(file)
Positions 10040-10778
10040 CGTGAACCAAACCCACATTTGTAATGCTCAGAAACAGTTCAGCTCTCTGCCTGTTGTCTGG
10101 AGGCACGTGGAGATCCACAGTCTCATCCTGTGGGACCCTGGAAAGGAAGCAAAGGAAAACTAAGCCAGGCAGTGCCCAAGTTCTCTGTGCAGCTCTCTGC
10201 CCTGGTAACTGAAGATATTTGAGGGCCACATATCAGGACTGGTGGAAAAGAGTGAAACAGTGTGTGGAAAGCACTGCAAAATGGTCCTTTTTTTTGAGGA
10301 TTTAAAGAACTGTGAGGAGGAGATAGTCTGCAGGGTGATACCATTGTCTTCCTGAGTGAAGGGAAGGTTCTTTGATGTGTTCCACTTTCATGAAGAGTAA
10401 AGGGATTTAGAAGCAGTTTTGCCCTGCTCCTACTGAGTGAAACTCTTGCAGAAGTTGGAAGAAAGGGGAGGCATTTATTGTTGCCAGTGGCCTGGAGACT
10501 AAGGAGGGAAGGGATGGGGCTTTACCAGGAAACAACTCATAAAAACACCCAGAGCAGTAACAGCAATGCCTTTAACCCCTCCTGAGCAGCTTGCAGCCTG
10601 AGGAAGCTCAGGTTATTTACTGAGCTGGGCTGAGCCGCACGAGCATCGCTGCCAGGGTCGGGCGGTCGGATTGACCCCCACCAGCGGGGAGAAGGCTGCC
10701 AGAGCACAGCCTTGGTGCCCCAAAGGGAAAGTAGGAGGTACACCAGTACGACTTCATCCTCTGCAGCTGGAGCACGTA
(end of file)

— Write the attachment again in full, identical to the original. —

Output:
Positions 10040-10778
10040 CGTGAACCAAACCCACATTTGTAATGCTCAGAAACAGTTCAGCTCTCTGCCTGTTGTCTGG
10101 AGGCACGTGGAGATCCACAGTCTCATCCTGTGGGACCCTGGAAAGGAAGCAAAGGAAAACTAAGCCAGGCAGTGCCCAAGTTCTCTGTGCAGCTCTCTGC
10201 CCTGGTAACTGAAGATATTTGAGGGCCACATATCAGGACTGGTGGAAAAGAGTGAAACAGTGTGTGGAAAGCACTGCAAAATGGTCCTTTTTTTTGAGGA
10301 TTTAAAGAACTGTGAGGAGGAGATAGTCTGCAGGGTGATACCATTGTCTTCCTGAGTGAAGGGAAGGTTCTTTGATGTGTTCCACTTTCATGAAGAGTAA
10401 AGGGATTTAGAAGCAGTTTTGCCCTGCTCCTACTGAGTGAAACTCTTGCAGAAGTTGGAAGAAAGGGGAGGCATTTATTGTTGCCAGTGGCCTGGAGACT
10501 AAGGAGGGAAGGGATGGGGCTTTACCAGGAAACAACTCATAAAAACACCCAGAGCAGTAACAGCAATGCCTTTAACCCCTCCTGAGCAGCTTGCAGCCTG
10601 AGGAAGCTCAGGTTATTTACTGAGCTGGGCTGAGCCGCACGAGCATCGCTGCCAGGGTCGGGCGGTCGGATTGACCCCCACCAGCGGGGAGAAGGCTGCC
10701 AGAGCACAGCCTTGGTGCCCCAAAGGGAAAGTAGGAGGTACACCAGTACGACTTCATCCTCTGCAGCTGGAGCACGTA